To listen in to the live webcast from JP Morgan, go register, preferably before 6:15 Eastern, at the link.
I'll offer commentary, and real-time analysis, of the more salient parts of Schering's remarks -- likely including some real-time slide screen-captures. . . I honestly don't expect to hear much of a material update -- from what was offered on November 24, 2008 -- at Schering's own R&D Update Web-Cast (similarly live-blogged). We'll see.
at the J.P. Morgan
27th Annual Healthcare Conference
Monday, January 12, 2009
6:30 p.m. EST
▲ 6:53 PM EST -- One small difference -- Dr. Koestler just said that Schering has "recently" met with FDA on Bridion/Sugammadex (which received a non-approvable letter last summer), and has a "plan for a way forward" -- but he did not back off of the November 24 disclosures: that it may take most of the year (2009) to get close to resolving those FDA issues. No real good news, there.
So -- circa 7 PM EST -- Almost nothing new since November 24 -- here's what is the SAME -- in the presentation, from then:
▲ Three of Schering's major projects are now at least five years away from where CEO Hassan said they would be -- just two years ago, at an earlier version of this conference. Boceprevir in particular will not receive any "quick shortcuts" on FDA approval -- that conflicts with the claimed "fast-track" status, on the November 24 slides.
▲ Dr. Koestler just called Schering's boceprevir "best in class" -- I guess that "class" reference must assume Vertex's teleprevir has already-graduated, a full year and a half ahead of Schering's own boceprevir
▲ Now, a regurgitation of the boceprevir Hep C naive treatment data, to date. . . . [see slides from November 24, and this, for some balance -- note that Vertex's Teleprevir is WORKING in patients that have already failed treatment on Schering's existing cocktails, among others. The significance of this fact -- from a scientific point of view -- almost cannot be overstated.]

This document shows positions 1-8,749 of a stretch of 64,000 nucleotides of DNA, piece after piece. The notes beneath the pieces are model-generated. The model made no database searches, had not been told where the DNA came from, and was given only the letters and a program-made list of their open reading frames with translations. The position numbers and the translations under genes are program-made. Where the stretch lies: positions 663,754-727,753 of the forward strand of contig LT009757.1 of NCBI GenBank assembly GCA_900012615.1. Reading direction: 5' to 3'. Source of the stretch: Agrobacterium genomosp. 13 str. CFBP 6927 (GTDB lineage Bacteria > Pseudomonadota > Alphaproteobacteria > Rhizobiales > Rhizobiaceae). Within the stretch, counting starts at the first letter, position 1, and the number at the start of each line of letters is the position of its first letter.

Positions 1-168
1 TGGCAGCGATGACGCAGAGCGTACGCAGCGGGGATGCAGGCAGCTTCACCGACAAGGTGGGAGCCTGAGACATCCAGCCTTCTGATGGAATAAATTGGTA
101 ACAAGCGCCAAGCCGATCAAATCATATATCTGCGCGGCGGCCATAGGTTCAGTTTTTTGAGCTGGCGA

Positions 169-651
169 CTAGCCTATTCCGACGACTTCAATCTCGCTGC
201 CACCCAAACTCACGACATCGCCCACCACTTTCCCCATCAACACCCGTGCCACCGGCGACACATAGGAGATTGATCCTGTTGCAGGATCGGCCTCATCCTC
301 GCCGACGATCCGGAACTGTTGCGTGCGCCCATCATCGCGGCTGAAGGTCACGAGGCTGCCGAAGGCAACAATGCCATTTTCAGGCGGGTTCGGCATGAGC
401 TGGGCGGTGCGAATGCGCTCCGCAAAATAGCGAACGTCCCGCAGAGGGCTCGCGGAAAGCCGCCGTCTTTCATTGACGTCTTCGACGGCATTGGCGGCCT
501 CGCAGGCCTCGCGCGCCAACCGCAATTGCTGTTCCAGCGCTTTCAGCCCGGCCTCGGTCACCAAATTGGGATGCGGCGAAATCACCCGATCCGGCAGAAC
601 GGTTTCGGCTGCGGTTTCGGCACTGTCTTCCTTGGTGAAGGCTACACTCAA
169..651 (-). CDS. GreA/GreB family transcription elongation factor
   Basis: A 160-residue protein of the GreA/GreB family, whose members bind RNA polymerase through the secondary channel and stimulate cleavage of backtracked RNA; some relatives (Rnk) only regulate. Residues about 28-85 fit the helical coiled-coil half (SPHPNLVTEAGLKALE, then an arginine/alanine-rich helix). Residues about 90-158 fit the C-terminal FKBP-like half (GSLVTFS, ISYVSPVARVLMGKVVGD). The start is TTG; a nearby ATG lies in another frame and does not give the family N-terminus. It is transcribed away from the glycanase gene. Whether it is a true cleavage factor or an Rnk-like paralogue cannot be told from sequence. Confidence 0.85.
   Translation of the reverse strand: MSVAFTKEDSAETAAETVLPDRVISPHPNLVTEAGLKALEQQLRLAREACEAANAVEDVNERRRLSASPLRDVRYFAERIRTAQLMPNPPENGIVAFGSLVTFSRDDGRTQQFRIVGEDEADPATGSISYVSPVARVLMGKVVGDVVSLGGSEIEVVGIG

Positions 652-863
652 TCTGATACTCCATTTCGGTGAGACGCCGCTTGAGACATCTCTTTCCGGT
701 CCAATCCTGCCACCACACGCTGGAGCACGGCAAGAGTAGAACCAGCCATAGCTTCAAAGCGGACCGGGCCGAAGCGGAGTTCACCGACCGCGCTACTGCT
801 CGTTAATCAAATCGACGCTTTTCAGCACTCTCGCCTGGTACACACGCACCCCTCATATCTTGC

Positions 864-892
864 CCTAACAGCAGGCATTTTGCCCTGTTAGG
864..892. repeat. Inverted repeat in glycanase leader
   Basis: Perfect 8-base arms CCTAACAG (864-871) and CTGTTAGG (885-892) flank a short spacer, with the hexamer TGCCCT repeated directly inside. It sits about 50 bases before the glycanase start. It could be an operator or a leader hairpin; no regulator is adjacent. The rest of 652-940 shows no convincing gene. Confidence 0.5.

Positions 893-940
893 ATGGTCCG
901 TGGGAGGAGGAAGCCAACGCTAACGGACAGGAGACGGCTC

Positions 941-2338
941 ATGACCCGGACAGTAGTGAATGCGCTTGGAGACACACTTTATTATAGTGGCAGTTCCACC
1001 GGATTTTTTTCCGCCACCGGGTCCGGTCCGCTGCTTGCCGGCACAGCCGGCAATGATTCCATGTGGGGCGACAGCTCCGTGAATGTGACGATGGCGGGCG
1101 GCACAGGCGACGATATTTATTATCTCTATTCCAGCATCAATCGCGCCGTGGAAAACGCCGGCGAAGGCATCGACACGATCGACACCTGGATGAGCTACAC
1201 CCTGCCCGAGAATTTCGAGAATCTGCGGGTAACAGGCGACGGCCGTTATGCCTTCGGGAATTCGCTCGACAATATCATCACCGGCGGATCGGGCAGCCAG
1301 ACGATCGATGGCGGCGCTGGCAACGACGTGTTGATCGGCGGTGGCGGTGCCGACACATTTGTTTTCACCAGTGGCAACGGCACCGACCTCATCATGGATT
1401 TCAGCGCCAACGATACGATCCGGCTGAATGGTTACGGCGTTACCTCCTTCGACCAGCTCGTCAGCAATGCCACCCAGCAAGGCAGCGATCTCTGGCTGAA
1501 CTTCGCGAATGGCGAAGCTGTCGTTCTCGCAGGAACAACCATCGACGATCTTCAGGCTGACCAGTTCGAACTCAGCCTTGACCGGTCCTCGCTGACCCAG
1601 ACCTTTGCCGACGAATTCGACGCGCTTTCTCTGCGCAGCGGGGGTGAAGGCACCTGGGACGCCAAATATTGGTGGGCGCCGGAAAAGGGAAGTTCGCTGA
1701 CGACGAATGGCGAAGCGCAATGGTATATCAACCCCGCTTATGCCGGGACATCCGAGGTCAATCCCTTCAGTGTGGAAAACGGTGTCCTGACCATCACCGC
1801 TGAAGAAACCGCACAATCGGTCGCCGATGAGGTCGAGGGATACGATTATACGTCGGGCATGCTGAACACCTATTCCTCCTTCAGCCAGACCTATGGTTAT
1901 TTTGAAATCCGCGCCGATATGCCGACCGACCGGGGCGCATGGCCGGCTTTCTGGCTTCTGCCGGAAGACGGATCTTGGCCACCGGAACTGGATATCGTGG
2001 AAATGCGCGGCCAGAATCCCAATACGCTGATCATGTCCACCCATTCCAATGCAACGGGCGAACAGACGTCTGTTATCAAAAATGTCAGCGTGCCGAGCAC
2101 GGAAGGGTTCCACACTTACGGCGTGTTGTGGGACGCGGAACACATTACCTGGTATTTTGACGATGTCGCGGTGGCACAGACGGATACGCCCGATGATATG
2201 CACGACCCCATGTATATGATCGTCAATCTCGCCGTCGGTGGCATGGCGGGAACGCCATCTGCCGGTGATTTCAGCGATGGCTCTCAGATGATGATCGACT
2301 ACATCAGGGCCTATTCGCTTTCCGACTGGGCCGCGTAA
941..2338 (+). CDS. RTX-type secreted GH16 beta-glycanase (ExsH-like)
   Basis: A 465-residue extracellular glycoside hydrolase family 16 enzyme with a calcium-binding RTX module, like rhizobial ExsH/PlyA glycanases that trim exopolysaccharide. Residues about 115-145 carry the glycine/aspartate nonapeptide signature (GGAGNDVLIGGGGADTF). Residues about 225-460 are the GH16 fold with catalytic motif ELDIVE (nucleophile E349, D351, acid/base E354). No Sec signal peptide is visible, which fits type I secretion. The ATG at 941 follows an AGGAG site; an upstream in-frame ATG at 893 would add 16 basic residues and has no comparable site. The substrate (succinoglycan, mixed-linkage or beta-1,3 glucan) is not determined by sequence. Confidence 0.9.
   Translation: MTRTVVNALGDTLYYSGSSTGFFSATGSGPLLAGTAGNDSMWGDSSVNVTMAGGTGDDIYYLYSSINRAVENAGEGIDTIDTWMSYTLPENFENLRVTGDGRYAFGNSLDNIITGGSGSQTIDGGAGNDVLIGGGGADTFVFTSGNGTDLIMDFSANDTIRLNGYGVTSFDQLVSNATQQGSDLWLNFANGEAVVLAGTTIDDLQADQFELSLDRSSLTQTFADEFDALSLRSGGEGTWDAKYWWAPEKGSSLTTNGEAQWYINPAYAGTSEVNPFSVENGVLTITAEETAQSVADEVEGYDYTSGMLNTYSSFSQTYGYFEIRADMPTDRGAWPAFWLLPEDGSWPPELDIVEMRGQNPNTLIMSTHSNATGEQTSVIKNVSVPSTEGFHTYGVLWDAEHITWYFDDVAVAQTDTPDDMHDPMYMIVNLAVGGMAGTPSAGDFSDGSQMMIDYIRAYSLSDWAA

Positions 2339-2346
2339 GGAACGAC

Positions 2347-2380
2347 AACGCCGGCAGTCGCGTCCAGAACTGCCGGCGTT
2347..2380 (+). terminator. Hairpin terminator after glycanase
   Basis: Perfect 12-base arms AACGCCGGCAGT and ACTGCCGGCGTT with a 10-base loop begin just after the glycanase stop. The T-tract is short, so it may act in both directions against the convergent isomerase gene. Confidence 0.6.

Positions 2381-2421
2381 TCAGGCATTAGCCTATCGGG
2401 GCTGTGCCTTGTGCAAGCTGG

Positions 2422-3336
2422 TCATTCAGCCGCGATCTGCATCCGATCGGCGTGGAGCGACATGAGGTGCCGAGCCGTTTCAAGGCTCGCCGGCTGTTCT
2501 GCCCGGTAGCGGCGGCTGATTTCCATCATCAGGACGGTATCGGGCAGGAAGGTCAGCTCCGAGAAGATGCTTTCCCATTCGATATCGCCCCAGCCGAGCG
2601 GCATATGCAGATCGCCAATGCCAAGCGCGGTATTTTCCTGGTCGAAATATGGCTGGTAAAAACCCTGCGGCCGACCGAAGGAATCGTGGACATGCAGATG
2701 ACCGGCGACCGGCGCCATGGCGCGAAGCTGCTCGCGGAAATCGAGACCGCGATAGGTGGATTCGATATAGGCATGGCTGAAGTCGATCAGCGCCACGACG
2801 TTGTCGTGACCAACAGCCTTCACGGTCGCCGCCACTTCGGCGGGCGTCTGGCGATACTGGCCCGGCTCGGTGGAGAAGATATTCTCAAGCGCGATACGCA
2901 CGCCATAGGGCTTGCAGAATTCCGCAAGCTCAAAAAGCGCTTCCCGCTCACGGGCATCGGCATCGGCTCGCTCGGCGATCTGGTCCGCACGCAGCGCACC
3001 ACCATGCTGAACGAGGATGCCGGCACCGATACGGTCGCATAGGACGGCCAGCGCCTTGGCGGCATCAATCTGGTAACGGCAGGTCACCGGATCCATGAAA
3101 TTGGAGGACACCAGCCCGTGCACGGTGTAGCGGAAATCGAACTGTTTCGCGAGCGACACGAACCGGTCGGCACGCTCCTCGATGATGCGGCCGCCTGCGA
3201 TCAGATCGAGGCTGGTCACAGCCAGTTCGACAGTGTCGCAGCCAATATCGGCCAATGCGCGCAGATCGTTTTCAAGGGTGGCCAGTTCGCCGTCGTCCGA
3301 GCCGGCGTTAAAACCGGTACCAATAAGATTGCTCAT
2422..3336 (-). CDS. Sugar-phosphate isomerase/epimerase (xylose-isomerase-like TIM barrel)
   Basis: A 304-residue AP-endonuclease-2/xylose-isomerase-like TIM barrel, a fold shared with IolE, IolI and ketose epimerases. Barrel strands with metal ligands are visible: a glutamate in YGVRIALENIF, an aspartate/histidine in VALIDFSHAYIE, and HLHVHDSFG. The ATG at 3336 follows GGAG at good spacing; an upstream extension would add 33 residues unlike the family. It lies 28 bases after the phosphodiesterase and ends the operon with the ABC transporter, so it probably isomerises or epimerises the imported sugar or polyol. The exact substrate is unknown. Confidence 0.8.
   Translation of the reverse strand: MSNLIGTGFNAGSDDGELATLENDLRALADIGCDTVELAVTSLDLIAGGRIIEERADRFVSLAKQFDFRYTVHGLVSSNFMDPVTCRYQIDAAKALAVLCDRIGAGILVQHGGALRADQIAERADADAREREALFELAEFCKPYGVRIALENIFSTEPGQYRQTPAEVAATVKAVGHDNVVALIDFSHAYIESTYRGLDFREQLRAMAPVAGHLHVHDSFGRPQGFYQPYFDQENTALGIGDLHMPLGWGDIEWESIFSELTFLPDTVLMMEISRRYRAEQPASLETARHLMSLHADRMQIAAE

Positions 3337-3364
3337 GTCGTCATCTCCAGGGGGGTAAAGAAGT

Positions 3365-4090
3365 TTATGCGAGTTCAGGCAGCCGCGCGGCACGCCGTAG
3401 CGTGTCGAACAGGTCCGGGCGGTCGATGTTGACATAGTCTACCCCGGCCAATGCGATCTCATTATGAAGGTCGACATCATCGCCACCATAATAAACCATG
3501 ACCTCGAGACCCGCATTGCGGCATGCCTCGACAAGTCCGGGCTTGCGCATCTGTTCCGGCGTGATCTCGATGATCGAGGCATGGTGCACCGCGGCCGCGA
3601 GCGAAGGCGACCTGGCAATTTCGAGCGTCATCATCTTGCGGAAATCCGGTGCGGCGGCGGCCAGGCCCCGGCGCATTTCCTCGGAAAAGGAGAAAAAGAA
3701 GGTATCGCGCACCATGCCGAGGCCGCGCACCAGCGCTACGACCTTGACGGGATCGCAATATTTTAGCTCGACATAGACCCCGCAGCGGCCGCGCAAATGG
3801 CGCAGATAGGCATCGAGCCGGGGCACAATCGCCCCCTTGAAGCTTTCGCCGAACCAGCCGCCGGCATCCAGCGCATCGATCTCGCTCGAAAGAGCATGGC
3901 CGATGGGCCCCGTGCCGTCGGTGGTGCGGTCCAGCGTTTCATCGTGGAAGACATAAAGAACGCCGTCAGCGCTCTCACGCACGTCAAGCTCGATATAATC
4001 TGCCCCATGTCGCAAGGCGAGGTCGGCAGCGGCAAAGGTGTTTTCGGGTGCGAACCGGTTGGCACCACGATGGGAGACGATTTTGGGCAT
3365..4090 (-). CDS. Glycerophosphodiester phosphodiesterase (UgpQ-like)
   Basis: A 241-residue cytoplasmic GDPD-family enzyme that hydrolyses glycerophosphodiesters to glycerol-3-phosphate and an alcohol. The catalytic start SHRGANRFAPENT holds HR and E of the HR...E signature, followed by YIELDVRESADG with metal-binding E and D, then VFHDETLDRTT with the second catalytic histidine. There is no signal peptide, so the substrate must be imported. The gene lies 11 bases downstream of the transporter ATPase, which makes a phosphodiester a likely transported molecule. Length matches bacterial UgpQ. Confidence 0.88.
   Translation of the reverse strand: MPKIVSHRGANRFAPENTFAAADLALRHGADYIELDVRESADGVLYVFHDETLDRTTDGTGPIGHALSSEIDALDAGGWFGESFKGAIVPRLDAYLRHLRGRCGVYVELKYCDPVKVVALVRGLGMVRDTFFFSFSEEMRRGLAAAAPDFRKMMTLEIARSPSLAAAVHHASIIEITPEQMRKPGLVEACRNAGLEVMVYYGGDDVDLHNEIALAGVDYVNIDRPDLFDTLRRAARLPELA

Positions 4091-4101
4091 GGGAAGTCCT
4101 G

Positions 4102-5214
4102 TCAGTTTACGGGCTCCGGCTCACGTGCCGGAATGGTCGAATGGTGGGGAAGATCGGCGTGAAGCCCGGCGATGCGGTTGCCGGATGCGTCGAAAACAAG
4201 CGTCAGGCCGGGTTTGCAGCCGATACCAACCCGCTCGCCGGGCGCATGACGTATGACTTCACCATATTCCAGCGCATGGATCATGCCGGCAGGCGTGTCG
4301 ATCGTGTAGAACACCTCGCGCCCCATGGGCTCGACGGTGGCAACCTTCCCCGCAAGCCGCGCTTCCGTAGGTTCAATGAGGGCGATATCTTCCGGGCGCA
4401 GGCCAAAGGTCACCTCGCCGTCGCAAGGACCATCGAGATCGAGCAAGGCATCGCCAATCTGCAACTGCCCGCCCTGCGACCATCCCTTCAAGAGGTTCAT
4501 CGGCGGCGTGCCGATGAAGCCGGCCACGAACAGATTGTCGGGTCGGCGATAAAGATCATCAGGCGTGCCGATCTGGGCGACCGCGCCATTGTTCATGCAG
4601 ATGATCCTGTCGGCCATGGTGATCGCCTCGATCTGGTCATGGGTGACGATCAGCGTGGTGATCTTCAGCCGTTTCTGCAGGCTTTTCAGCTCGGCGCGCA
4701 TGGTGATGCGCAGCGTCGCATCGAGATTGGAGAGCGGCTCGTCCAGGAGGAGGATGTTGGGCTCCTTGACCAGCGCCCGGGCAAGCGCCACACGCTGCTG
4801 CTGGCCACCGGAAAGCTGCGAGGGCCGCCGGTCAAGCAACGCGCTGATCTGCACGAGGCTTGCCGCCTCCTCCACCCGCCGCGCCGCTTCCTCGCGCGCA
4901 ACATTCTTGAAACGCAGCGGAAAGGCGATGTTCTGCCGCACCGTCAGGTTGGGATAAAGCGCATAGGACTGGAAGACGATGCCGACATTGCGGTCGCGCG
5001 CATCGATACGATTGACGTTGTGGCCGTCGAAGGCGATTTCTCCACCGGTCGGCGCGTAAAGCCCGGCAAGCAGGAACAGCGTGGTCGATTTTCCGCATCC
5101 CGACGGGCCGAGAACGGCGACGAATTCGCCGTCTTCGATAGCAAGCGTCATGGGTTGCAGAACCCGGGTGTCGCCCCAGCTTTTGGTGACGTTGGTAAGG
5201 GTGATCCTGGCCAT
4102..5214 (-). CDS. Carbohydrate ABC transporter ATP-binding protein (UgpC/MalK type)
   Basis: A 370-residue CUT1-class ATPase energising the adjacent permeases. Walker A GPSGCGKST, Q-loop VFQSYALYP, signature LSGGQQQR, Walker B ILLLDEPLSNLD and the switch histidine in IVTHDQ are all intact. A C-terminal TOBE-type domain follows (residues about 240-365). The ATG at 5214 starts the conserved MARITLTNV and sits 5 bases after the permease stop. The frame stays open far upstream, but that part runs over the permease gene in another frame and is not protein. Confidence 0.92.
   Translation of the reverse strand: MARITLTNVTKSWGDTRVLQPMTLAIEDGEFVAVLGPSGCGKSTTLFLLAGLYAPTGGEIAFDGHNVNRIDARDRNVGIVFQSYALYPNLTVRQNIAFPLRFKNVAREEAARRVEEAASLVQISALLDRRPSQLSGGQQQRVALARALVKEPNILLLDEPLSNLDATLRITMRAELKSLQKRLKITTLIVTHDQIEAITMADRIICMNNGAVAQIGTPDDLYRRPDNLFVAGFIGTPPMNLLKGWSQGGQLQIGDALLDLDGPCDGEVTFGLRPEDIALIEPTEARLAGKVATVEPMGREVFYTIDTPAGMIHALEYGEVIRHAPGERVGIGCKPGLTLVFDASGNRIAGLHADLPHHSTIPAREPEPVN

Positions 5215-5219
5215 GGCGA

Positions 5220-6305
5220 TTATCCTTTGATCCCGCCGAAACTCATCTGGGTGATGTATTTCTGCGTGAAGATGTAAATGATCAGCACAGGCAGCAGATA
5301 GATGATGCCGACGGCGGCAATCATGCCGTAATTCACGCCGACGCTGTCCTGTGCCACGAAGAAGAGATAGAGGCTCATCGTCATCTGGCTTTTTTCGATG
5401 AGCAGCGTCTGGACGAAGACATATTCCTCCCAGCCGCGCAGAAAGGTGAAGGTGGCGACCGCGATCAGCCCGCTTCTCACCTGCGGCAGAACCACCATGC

▲ Asenapine is off-its-time-track at FDA (as admitted on the Q3 earnings conference call), and like Sugammadex, Schering today provides no details about when we might expect a meeting with FDA, or an end-date letter. "We are working on it with FDA," is all Schering will say. Not helpful. At all.
▲ It is also now a consensus view that Bridion/Sugammadex will be "slowly adopted" in the Operating Suites across Europe (it is not approved in the US) -- it will need to displace, in Carrie Cox's own words, "very-well-entrenched generics" -- meaning it will have to compete on price, as well as efficacy.
▲ Now on to a "proof-of-concept" (read: decades away from market) study, for a far-in-the-future Schering Hep C drug candidate, to be cocktailed with existing protease inhibitors. Will these numbers hold up in larger patient populations, and will these patients remain free of dangerous side effects? We'll see -- check my second "as edited" slide -- directly below, in a moment:
▲ Interestingly, Schering admits, at about Slide 35 of the November 24, 2008 deck, that Vytorin/Zetia will lose US patent exclusivity in 2015, and in EU/Japan in 2017 or 2018 -- yet, we won't even know if it works (to reduce cardiac event risks) before late 2012 -- that is when IMPROVE-IT will, best case, be finished. Wow. That slide lasted about five seconds -- then was deep-sixed. . . .
That was underwhelming, indeed.